5/12/2005

Yom Ha'atzma'ut Part II - Hallel

For those confused, Part I is here.

This is a surprisingly simple issue, even though there are so many different evolving customs, namely:
  1. Hallel w/ bracha
  2. Hallel, no bracha
  3. 'Minhag Ben Gurion' (no Hallel, no Tachanun, just like Ben Gurion)
  4. Full Tachanun

The fundamental question is whether or not it's appropriate to say Halllel on Yom Ha'atzma'ut. That may sound obvious, but it really often gets lost in the discussion. The question is not whether or not the founding of the modern State of Israel was a miracle, or whether it's the beginning of an eschatological fulfillment. Rather, is it appropriate to praise God for its establishment. Generally speaking, the Dati Leumi and MO camps say yes - they view the establishment of the modern state, with all of its trappings, as a significant event from a religious perspective.

The chareidi community, by and large, doesn't see the establishment of a secular state as an event which is in any way meaningful religiously. Would you say Hallel on the 4th of July?

One could counter that the provision of a safe haven for Jews everywhere constitutes a salvation - a fulfillment of the Brit Bein Habetarim like I mentioned in the earlier post. That explanation wouldn't go far enough from the MO/DL perspective, but it's a yeshu'ah that all can agree upon. On the other hand, so close to the Holocaust, the inability to get Jews out of the USSR for so long, and the passage of significant time before that salvation was put into practice w/ the absorption of European and Sephardic refugees, makes it difficult to point to a declaration of the right of Jews to return as an immediate act of Yeshua.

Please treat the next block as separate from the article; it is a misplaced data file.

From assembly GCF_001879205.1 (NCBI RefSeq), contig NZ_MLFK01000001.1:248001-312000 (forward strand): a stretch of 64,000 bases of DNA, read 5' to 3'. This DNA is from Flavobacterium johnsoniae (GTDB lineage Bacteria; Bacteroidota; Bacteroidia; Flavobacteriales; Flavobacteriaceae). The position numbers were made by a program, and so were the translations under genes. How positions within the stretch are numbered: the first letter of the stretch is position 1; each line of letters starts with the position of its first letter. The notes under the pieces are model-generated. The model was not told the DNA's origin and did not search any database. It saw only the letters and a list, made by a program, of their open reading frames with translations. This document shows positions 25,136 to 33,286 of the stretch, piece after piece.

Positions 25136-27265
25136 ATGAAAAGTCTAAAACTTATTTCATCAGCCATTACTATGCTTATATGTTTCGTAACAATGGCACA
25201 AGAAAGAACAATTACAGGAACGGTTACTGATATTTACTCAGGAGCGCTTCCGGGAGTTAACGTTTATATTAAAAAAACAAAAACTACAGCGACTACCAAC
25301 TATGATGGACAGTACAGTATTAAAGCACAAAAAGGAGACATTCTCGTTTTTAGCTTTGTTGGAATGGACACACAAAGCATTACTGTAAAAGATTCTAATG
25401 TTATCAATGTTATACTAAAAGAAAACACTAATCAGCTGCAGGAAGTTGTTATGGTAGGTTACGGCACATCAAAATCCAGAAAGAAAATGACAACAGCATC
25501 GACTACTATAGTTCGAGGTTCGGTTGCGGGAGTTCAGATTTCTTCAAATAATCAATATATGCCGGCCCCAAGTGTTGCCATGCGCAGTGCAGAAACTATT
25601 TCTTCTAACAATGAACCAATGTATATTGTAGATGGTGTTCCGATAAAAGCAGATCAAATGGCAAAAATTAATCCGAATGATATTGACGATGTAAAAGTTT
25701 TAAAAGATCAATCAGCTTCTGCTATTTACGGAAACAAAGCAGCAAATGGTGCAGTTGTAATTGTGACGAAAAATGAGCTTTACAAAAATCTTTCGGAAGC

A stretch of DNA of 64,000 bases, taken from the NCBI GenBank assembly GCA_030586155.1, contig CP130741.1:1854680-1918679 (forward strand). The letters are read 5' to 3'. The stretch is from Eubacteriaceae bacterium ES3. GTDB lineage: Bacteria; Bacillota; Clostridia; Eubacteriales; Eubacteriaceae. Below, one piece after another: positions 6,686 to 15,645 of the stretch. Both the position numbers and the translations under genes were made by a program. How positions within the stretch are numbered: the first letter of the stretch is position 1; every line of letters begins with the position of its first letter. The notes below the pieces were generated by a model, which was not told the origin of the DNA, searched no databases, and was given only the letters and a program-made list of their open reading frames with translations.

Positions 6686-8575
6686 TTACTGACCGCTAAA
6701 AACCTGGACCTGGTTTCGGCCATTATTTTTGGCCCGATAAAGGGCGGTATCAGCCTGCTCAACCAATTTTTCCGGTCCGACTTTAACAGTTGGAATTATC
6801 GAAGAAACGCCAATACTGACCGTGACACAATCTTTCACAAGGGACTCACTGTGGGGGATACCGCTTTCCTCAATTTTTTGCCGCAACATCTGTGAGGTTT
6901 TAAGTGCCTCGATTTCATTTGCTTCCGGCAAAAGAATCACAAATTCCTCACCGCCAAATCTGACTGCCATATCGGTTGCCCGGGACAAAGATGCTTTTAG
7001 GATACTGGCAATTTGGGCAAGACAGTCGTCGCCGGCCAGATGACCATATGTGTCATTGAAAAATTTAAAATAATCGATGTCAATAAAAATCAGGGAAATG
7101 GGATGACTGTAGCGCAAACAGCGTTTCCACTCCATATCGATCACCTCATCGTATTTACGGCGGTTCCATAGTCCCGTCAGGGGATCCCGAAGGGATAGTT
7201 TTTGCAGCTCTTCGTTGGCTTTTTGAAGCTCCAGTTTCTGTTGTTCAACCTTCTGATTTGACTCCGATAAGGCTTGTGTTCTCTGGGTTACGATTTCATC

If one accepts that Hallel is appropriate, it really doesn't make sense for Ashkenazim to do so without a bracha. Kri'at Hallel is a ma'aseh mitzvah, which requires a bracha when performed, even in a supererogatory manner. That's why we say a bracha over Hallel on Rosh Chodesh, which is only a minhag. Similarly, women who perform mitzvot in which they aren't obligated make brachot in the Ashkenazic tradition. Sephardim would have to ask a further question - whether or not Hallel on YH is obligatory on the Rabbinic or Biblical level. The whole 'it's just saying Tehillim' svara is a cop-out, big time. If you read it aloud like you read Hallel, then it's kri'at Hallel. If it's tillem zoggen, then it's tillem zoggen.

If it's an insignificant event, why not say Tachanun? The only way to justify 'minhag Ben Gurion' is to acknowledge that it's significant but doesn't warrant Hallel either becuase:

  1. It's not significant enough (like, say, Pesach Sheni or Purim Katan)
  2. It's highly significant, but not in a way mandates Hallel (like Rosh Hashana).

This maps out the possibilities. The next post will address what I think is appropriate.

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